Babyrousa babyrussa celebensis
Babirusa means “pig-deer” in the Malay language.
One of the most unusual-looking mammals in the zoo is the babirusa, a wild pig native to the Indonesian archipelago. Male babirusa are known for their bizarre tusks, which, if they’re not worn down or broken in combat, will eventually grow long enough to pierce the animal’s skull.
STATUS: The babirusa population is extremely vulnerable and has been decimated by hunting and habitat destruction.
HABITAT: Babirusas live on the Sulawesi, Togian, and Baru islands in the Indonesian Archipelago. They can be found in moist, swampy forests and in the lush thickets of tropical rainforests. Surprisingly, they are gifted swimmers, preferring to live near bodies of water, and have been known to travel across wide rivers and seas to reach small islands.
DIET: Babirusas are omnivorous, but mostly prefer to dine on leaves, fruits, and berries. They use their strong hooves to dig for roots and search for insect larvae in rotting trees.
PHYSICAL CHARACTERISTICS: You won’t see these massive pigs on any farm! The male, also called a boar, stands up to two and a half feet tall from the shoulder and can weigh as much as 220 pounds. The female, or sow, is slightly smaller. They have slender snouts and thick, wrinkled gray-brown skin that is sparsely covered in bristly hair. Like many pigs, the male babirusa has canine teeth that continually grow and eventually point upwards into tusks. Their lower teeth grow up and out over the edge of the lip. At six months old, these teeth rotate 180 degrees and begin to grow up and into the top of the nasal rostrum. These curved teeth can reach a remarkable length of 17 inches, and, in unfortunate cases, can arch so severely that they eventually pierce the animal’s forehead. The female has smaller tusks or in some cases, none at all.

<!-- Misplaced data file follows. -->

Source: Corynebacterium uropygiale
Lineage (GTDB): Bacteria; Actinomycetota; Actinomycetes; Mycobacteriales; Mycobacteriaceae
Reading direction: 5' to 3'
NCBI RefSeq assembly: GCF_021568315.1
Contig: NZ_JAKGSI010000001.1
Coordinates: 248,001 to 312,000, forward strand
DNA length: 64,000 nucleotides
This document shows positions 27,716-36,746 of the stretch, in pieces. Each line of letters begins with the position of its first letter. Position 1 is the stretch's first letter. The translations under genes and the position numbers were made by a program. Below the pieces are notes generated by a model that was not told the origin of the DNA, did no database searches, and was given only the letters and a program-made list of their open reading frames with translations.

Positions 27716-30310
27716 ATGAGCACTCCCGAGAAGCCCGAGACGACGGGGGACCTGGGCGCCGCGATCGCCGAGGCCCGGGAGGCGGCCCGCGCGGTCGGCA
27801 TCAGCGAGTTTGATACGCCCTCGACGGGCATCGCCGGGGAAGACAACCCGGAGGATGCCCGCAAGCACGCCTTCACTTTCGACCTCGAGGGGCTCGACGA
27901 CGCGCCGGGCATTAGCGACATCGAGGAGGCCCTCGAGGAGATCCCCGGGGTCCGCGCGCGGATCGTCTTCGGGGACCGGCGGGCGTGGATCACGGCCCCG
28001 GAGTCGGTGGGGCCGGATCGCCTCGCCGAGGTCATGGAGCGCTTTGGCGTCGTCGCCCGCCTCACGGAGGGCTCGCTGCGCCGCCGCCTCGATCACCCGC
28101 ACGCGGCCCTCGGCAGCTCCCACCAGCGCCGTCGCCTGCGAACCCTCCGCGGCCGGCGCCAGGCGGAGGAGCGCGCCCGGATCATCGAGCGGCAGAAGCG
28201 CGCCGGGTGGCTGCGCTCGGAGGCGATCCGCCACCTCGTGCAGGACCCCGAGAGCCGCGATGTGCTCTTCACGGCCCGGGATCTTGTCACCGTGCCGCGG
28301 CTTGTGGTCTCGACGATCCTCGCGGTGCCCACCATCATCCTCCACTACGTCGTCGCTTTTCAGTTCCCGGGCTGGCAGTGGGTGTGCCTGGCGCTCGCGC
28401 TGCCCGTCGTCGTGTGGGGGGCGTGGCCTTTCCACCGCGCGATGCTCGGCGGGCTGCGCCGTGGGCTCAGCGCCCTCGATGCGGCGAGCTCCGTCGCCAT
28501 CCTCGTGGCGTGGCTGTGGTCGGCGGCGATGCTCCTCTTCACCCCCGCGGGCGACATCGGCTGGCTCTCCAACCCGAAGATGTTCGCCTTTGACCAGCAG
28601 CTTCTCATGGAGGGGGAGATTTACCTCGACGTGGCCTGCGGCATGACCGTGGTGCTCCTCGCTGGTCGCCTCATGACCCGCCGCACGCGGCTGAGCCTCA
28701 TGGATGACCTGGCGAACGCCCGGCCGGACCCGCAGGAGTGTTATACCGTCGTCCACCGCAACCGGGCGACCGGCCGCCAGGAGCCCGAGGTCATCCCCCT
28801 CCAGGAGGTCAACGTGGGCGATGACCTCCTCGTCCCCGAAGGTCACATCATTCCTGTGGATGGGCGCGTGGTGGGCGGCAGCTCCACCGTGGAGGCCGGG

Not Just Another Pretty Face
Although their large upper tusks appear threatening, the babirusa does not use them as weapons, but rather they serve as a shield for the animal’s eyes during fights. Instead, they use their dagger-like lower tusks to ward off rivals. Since their lower tusks are dull from wearing against the upper ones, the resourceful boar sharpens them by rubbing them against trees. When males fight, either over mates or territory, they stand side by side and push each other with their shoulders. Then, they face each other, rear up on their hind legs, and jab their heads upwards in order to gore each other with their lower tusks. Besides battling with each other, adult babirusa have few, if any, natural predators to defend against. The Los Angeles Zoo acquired a pair of babirusa from Europe in 1984. They were the first wild swine to be admitted into the United States in over 40 years due to a long-standing ban by the USDA on the importation of exotic swine. The now-lifted ban had originally been instated because of the potential threat of African swine fever, which can harm domestic livestock. The babirusa’s life span averages ten years; however, there is one recorded instance of a captive babirusa reaching the ripe old age of 24.